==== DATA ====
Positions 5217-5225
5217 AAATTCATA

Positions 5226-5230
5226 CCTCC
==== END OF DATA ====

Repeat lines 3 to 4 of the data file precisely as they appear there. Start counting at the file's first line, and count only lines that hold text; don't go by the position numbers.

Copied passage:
Positions 5226-5230
5226 CCTCC